There are calls for the US and Canada to put a woman on a banknote. A similar campaign in the UK successfully convinced the Bank of England to put Jane Austen on the £10 note. But is just one woman per country enough?
American bills have portraits of the country's Founding Fathers and former presidents. Chinese notes have Mao Zedong and Indian ones have Mahatma Gandhi, but none of them feature any women. Many other currencies also stick to men, sometimes including a token woman or two.
Now there are calls for the US to put a female on the $20 bill. "The United States needs to show the world that we, too, recognise and value the contributions of women," says Susan Ades Stone, executive director of the campaign group Women On 20s.
"Our money says something about us and what we represent as a society. So if we're all about gender equality and diversity and inclusion, let's walk the walk."
The US currently has seven bills in circulation, all of which feature distinguished, deceased American statesmen.
Women On 20s conducted an online poll and asked people to choose which of 15 historical female leaders they would most like to see on the note.
The candidates included civil rights activist Rosa Parks, birth control pioneer Margaret Sanger, suffragette Susan B Anthony and Harriet Tubman who escaped slavery and went on to lead other slaves to freedom.
More than 200,000 people voted in the first round, and the second round - set to last a few weeks - is currently underway.
Once the final poll closes, the group will petition President Obama to replace Andrew Jackson with the chosen woman.
Many wonder why Jackson - the seventh president of the US - hasn't been removed from the $20 bill already. He is especially unpopular with Native Americans due to his signing and enforcing the Indian Removal Act of 1830, which forced tribes off their land. Thousands of Native Americans died on the journey west - known as the Trail of Tears - from exposure, starvation and disease.
His controversial legacy is one of the reasons why Women On 20s chose to target this particular bill for change.
Meanwhile in Canada, more than 54,000 people have signed a petition to put a woman on a banknote there after the sole female to appear on the country's currency, Therese Casgrain, was replaced in 2011 by an icebreaker ship.
"When we open our wallets and see the faces of four male prime ministers and Queen Elizabeth, the subtle message is that Canadian women aren't worthy of being celebrated," says author and historian Merna Forster who started the Canadian campaign.
"Sexist banknotes are unacceptable in a country that boasts of being a world leader in promoting gender equality… If women are equal to men in Canada, they should be equally represented on our banknotes."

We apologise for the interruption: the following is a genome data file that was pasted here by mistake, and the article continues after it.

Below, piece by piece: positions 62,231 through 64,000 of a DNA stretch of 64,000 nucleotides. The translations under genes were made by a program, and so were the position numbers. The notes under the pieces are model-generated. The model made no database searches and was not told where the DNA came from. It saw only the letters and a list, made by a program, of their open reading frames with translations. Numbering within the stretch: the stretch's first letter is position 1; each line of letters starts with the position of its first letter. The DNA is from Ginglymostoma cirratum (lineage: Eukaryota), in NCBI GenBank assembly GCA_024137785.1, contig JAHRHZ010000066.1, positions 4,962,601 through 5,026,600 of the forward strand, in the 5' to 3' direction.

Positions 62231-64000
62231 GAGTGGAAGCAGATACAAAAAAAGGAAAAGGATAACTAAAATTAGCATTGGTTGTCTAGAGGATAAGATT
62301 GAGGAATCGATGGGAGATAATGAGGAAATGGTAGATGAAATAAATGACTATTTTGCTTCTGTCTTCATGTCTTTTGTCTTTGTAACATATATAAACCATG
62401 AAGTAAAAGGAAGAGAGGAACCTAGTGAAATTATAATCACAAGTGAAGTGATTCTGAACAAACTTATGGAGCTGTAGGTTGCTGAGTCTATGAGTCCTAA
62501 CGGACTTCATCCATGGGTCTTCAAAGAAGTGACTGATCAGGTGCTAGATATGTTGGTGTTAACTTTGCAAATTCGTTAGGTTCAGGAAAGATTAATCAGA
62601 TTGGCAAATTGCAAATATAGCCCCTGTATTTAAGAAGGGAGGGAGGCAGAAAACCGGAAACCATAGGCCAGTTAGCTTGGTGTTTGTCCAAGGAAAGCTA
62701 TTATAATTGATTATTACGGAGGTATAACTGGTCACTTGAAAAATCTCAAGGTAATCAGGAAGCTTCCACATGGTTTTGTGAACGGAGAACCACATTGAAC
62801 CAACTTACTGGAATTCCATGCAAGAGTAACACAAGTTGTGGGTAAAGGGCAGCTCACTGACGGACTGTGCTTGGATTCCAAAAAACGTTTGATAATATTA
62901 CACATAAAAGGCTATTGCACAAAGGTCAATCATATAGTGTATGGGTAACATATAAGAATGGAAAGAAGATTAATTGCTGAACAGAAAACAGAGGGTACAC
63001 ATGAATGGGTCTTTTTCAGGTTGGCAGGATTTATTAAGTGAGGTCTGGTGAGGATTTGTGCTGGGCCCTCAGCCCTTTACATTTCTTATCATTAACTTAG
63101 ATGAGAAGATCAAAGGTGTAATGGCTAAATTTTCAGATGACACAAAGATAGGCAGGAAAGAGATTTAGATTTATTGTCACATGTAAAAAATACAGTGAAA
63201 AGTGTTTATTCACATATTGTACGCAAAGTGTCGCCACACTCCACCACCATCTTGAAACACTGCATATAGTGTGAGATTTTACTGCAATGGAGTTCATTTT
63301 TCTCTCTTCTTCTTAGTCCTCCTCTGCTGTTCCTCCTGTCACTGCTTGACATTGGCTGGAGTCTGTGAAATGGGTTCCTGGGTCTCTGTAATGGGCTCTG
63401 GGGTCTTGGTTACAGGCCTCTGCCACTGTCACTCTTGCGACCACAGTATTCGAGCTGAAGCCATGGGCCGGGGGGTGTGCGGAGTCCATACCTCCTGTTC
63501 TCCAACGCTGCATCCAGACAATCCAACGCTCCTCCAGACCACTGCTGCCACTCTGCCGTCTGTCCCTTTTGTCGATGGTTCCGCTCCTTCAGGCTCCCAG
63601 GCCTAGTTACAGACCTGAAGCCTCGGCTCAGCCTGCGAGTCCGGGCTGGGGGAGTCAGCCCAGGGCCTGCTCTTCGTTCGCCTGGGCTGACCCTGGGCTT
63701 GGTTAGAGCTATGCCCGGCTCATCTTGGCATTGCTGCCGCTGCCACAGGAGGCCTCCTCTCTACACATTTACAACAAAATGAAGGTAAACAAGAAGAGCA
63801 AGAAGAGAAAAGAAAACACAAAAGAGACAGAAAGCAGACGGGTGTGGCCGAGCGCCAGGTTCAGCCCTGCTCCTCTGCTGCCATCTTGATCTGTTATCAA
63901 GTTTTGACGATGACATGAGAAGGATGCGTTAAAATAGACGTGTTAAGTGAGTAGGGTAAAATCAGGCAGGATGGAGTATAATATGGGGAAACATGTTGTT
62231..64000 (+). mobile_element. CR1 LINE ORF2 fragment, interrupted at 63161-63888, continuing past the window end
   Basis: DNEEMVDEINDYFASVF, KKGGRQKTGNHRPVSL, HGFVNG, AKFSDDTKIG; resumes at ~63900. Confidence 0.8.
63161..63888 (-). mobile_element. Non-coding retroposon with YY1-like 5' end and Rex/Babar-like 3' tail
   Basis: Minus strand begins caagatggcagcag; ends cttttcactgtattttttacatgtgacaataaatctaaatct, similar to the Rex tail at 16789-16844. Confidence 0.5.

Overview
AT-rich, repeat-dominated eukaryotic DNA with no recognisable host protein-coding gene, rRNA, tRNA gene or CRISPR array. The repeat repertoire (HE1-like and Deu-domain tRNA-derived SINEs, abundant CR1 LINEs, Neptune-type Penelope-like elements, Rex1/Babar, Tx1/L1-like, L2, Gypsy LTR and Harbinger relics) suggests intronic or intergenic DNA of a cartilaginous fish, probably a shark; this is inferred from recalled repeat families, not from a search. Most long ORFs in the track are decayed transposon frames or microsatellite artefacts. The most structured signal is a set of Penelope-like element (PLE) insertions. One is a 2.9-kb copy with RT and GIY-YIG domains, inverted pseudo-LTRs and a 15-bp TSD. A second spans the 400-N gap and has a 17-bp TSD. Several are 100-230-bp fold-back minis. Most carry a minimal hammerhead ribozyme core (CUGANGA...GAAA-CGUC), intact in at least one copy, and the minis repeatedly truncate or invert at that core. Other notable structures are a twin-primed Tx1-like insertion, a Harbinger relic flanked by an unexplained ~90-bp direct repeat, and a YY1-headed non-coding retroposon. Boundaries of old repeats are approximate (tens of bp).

A similar petition was launched in the UK in 2013 after it was announced that Winston Churchill would replace Elizabeth Fry - a social reformer and philanthropist - on the £5 note. More than 36,000 people signed it and convinced the Bank of England to put the author Jane Austen on the £10 note from 2017.
In both the UK and Canada, the Queen's portrait is on many banknotes. But, critics say this doesn't count because she appears as a monarch rather than for her achievements. Plus, she will eventually be replaced by a male heir.
Although the UK petition was a success, campaigners in all three countries - the US, Canada and the UK - have called for only one woman on a note. But is that enough? Should half of all portraits on currencies be of women, better reflecting the makeup of the population?
That's what's happened in Sweden. "We thought it was very important to feature an equal number of men and women," says Susanne Eberstein, the chairman of the General Council at the country's Riksbank. "It was well in line with our aims. It was very natural."
Women appear on three of the banknotes there, although one of those depicted is Mother Sweden. A new line of Swedish notes, to be introduced in 2015 and 2016, will feature three men and three women - actress Greta Garbo, Pippi Longstocking author Astrid Lindgren, and opera singer Birgit Nilsson.
Australia, too, has an equal number of men and women on its banknotes - each one has a male on one side and a woman on the other, apart from one with the Queen on it which has parliamentary buildings on the reverse.